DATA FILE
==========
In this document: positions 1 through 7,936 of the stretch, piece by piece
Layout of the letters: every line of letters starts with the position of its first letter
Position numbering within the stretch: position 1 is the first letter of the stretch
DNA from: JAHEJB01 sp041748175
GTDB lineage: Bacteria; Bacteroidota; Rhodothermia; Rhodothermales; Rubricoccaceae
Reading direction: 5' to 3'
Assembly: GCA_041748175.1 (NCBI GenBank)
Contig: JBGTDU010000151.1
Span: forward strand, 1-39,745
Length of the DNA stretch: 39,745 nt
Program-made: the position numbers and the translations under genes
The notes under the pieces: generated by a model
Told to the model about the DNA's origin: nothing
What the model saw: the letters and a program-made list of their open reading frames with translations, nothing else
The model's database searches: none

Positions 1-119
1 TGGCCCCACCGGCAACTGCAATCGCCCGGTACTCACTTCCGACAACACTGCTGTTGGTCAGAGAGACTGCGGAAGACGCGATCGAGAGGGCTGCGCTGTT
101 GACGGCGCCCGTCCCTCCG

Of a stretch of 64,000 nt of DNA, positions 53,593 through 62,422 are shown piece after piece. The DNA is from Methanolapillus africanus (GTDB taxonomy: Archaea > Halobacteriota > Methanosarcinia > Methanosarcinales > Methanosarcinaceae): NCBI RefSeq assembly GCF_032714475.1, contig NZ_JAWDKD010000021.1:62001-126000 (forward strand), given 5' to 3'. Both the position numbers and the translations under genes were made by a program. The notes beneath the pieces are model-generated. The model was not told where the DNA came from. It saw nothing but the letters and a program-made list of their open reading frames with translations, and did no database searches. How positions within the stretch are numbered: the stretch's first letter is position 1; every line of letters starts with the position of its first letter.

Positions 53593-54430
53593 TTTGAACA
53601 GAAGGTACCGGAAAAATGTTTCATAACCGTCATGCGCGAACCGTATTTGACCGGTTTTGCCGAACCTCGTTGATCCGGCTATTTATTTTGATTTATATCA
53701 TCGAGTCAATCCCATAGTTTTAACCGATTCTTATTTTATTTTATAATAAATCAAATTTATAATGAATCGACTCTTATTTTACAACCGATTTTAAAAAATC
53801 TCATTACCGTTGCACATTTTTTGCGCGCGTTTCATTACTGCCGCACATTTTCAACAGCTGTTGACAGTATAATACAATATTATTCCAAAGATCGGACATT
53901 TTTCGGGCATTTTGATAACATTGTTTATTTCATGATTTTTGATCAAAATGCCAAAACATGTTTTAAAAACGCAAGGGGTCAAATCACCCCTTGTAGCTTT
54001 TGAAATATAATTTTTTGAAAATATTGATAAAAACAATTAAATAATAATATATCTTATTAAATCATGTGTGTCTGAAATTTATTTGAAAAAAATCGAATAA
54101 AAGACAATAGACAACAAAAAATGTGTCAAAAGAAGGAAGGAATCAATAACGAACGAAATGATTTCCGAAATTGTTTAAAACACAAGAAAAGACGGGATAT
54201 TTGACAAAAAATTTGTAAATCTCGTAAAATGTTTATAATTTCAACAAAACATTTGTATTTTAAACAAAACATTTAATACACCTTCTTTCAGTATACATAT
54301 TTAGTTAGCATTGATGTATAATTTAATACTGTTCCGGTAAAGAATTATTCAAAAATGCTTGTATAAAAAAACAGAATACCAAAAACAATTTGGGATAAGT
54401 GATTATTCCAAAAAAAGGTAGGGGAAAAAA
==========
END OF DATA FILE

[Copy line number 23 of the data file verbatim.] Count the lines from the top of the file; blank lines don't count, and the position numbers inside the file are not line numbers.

53701 TCGAGTCAATCCCATAGTTTTAACCGATTCTTATTTTATTTTATAATAAATCAAATTTATAATGAATCGACTCTTATTTTACAACCGATTTTAAAAAATC